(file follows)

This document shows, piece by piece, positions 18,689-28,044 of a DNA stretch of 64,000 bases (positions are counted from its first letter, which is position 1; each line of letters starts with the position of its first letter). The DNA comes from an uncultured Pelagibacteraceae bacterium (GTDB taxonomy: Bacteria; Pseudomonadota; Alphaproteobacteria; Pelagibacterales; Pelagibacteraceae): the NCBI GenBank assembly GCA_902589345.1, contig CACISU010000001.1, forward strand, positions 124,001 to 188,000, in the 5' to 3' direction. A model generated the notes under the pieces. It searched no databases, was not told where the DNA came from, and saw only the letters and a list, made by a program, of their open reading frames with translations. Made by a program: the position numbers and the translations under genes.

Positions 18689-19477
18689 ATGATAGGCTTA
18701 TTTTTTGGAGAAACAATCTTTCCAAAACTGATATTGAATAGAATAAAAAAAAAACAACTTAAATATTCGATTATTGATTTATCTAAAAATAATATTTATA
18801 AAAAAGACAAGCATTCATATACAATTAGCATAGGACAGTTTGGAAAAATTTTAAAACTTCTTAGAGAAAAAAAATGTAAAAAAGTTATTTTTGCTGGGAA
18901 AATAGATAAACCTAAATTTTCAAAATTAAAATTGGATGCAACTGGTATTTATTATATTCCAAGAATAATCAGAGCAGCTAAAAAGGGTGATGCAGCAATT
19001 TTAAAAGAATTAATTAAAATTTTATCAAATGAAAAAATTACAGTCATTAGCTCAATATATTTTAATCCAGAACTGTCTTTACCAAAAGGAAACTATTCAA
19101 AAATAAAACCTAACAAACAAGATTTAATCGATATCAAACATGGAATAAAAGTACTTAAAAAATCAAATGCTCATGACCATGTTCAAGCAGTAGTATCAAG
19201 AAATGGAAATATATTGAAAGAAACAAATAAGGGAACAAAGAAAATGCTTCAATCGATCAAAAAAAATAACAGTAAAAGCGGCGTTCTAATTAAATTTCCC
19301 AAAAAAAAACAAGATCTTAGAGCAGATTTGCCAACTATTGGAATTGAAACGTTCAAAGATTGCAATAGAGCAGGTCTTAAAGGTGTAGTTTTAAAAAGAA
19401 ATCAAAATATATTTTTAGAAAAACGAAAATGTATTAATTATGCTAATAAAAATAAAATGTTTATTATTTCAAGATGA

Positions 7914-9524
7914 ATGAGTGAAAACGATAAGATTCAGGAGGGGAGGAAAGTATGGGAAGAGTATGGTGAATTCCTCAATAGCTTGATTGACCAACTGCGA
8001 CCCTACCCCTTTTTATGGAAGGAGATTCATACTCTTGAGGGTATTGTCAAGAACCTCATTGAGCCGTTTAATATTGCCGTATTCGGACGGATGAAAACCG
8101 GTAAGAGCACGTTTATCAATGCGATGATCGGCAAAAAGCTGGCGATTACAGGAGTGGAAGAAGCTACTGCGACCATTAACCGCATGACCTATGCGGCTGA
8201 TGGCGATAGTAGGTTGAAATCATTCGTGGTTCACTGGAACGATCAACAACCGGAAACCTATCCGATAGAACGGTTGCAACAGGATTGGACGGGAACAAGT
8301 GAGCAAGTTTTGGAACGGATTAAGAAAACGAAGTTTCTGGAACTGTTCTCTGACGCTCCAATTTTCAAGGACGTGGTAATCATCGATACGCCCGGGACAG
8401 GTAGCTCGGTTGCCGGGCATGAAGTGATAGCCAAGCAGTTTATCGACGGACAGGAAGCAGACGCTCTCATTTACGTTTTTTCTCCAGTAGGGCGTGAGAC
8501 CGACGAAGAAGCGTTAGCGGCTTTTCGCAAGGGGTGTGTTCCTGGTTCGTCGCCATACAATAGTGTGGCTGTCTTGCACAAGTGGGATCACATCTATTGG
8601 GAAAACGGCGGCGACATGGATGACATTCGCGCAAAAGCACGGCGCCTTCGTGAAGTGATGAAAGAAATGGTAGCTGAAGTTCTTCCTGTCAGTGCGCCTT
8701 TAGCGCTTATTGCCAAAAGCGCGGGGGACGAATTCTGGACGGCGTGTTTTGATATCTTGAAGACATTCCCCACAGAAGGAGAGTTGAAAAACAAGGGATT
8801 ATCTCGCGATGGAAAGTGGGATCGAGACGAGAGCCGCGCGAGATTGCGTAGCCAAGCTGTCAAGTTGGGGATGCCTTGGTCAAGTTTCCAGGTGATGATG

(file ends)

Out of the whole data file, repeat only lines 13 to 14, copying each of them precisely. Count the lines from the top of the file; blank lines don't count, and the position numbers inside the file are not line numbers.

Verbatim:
7914 ATGAGTGAAAACGATAAGATTCAGGAGGGGAGGAAAGTATGGGAAGAGTATGGTGAATTCCTCAATAGCTTGATTGACCAACTGCGA
8001 CCCTACCCCTTTTTATGGAAGGAGATTCATACTCTTGAGGGTATTGTCAAGAACCTCATTGAGCCGTTTAATATTGCCGTATTCGGACGGATGAAAACCG